Field Lab 6: Design a camera trap study in Serengeti National Park.

Image from the Snapshot Serengeti image database (

Figure 12: Image from the Snapshot Serengeti image database (

Part 1. Background

The camera trap data that we will use for this field lab comes from the ‘Snapshot Serengeti’ project ( ). The scientists set out out 225 cameras within a 1,125 km2 area (see map to the right). The cameras have been deployed continuously since 2010, and they recruited citizen scientists to help with classifying images ( ).

Part 2. Data format and size

The camera trap photos along with the annotations (i.e. image classifications) are available for anyone to access. The original dataset includes over 2.65M sequences of camera trap images (totaling 7.1M images) from ten field seasons. As you can imagine that is a lot of data! For this lab we will focus on data collected over the course of three seasons. I have done a substantial amount of preprocessing the data so that you can access it for this lab. The table below includes the number of images available for each of the species. Note that annotations are tied to images, but are only reliable at the sequence level. For example, there are some sequences in which two of three images contain a lion, but the third is empty (lions, it turns out, walk away sometimes), but all three images would be annotated as “lion”. In the R code to download the photos it will pull out only the first photo in the sequence, but the table below includes all of the photographs in the sequence, so the actual sample size may vary slightly.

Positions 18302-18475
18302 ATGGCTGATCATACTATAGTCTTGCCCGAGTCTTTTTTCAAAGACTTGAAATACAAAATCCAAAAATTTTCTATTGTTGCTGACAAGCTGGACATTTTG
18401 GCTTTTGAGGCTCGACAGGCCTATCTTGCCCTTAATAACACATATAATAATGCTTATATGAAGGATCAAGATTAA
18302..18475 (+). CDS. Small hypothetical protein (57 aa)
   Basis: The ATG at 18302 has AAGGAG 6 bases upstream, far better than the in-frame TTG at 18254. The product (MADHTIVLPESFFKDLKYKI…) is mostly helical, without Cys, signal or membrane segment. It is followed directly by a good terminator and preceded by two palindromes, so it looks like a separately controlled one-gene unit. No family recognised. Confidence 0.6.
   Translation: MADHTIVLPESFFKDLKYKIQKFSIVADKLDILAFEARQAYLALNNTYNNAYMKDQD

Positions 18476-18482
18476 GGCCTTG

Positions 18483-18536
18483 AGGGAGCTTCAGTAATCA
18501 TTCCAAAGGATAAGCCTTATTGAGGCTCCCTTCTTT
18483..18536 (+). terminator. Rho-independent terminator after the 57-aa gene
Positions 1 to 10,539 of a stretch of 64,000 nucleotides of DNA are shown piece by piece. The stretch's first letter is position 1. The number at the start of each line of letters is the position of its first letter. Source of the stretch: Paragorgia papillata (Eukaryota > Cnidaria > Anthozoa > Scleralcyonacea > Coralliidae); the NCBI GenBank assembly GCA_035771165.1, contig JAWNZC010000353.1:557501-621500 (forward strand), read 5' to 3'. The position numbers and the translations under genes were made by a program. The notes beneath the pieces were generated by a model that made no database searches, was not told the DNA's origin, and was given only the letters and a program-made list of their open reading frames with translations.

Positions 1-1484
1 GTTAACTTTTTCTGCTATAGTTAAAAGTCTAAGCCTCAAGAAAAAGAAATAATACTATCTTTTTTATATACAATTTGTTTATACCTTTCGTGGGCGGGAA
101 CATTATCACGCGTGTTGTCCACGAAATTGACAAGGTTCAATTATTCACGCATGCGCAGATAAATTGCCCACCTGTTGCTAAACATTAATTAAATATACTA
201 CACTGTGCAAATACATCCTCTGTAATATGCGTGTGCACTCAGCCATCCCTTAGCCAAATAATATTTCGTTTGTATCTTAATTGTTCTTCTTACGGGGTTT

Part 3. Temporal niche separation using camera trap data

For this lab you are going to choose two animals from the camera trap dataset. It could be a pair of animals that are predator and prey or two potential competitors. Once you decide on the two animals you want to compare you will make some predictions about how you think they will differ in their activity patterns. You should choose different animals from your partner (so please check with them first).

Question 1. What are the two species you chose to compare? What are your predictions regarding their activity patterns?

Part 4. Data collection

We will be using RStudio to access and download 50 photos of each of the two species you indicated above. See Part I of Computer Lab 6. Analyzing camera trap data for detailed instructions on how to collect your data.

Part 5. Follow-up questions

Question 2. What did you notice during data collection? Does it seem that the data were consistent with your predictions?

Question 3. For this lab we are pooling data from different locations and seasons. How could this influence our results?

Question 4. What other factors (apart from time of day) could be influencing the presence or absence of the animals in your camera trap data?

Question 5. If you were to design a followup study, what additional data would you like to collect?